Four possible strategies for fighting back
Editor's note: October is National Cybersecurity Awareness Month.
Bulletproof hosting is a major problem and another indication of the growth and maturity of the criminal enterprise. Law enforcement has a challenging task in finding and arresting bad actors who are attacking organizations. So, law enforcement does the next best thing, which is taking down the websites and infrastructure of the attackers.
In recent years, law enforcement has been moderately successful in this pursuit by holding the cloud infrastructure providers—such as Amazon, Google, and Microsoft—accountable for allowing the bad actors to operate.
However, bulletproof hosting providers are explicitly offering services to protect the bad actors from law enforcement activities, essentially condoning the malicious attacks. Bulletproof hosting providers will not work with law enforcement.
According to a recent report from Cequence, “Bulletproof Proxies: The Evolving Cybercriminal Infrastructure,” “bulletproof proxies are the natural evolution of criminal infrastructure to match modern trends in both cybercriminal attacks and legitimate use of the internet. With the explosion of the app ecosystem and an internet where one seems to ‘have an account for everything,’ cybercriminals can live off this new land, with new kinds of attacks (some of which are not even strictly illegal), supported by a different kind of criminal infrastructure that matches their demands of scale and the ability to blend in with legitimate users of a service.”
Sadly, the threat of malicious attacks continues to grow as the maturity of the tools and infrastructure grows. Because of this, we are also seeing a steady decrease in barriers to entry for those who are starting their careers as bad actors.
The Cequence study found that attacks emanating from bulletproof proxy networks targeting Cequence financial services and retail customer environments increased 518% and 800% respectively between Q1-Q2 2019 and that more than 70% of the attack traffic across these networks targeted mobile endpoints.
In addition, the study cited several strategies to try to identify these problematic IPs, including:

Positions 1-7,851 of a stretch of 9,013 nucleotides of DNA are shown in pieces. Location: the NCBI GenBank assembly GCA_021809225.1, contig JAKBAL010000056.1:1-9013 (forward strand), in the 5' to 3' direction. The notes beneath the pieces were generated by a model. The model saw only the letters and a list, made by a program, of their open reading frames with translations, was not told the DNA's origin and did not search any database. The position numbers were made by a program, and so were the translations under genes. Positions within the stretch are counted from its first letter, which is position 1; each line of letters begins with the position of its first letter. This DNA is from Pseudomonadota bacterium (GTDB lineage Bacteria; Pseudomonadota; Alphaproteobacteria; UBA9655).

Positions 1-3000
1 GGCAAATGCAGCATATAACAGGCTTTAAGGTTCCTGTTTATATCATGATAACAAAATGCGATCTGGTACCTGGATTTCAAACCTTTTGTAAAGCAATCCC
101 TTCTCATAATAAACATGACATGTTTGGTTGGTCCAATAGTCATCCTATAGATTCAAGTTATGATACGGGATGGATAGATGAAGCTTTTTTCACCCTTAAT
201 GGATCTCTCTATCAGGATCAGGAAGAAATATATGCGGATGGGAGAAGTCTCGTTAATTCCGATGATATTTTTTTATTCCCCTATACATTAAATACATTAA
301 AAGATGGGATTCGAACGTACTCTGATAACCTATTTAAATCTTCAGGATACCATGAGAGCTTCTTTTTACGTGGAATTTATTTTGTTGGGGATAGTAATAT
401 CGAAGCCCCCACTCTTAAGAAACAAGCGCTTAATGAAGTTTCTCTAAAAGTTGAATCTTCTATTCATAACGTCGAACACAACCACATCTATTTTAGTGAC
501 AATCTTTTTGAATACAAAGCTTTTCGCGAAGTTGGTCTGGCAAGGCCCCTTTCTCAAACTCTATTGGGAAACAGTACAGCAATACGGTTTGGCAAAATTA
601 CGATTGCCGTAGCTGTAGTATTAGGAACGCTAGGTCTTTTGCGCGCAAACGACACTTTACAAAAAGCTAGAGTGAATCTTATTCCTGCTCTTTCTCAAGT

- Changes in behavior and traffic distributions that deviate substantially from the norm. Understanding and profiling good traffic is the best place to start to find these anomalies, and then use the anomalies to identify the proxy networks
- Active use of services. Shodan—a search engine for Internet-connected devices—and Greynoise—which collects, labels, and analyzes Internet-wide scan and attack data—offer some intelligence about the device(s) behind an IP, and indicate if it could susceptible.
- Increase consumer awareness. For example, TrendMicro did a great service by identifying HolaVPN as the source for the Luminati network. Consumers need to be educated to not join the peer-to-peer VPN networks unwittingly, and to be very cautious about browser plugins. At the end of the day, the fewer consumers that become unwitting exit nodes in these proxy networks, the smaller the networks will be.
- Support those working to expose providers that turn a blind eye to abuse on their networks.
To assist law enforcement and other industry groups to combat the threats, credit unions and other small businesses also should report any attacks, successful or otherwise, to the appropriate authority. It is important that we share information, so that attack trends can be identified and mitigated.
Justin Silbert, GCIH, GCFE, CISSP, is chief information security officer for CUES strategic provider for cybersecurity services, LEO Cyber Security.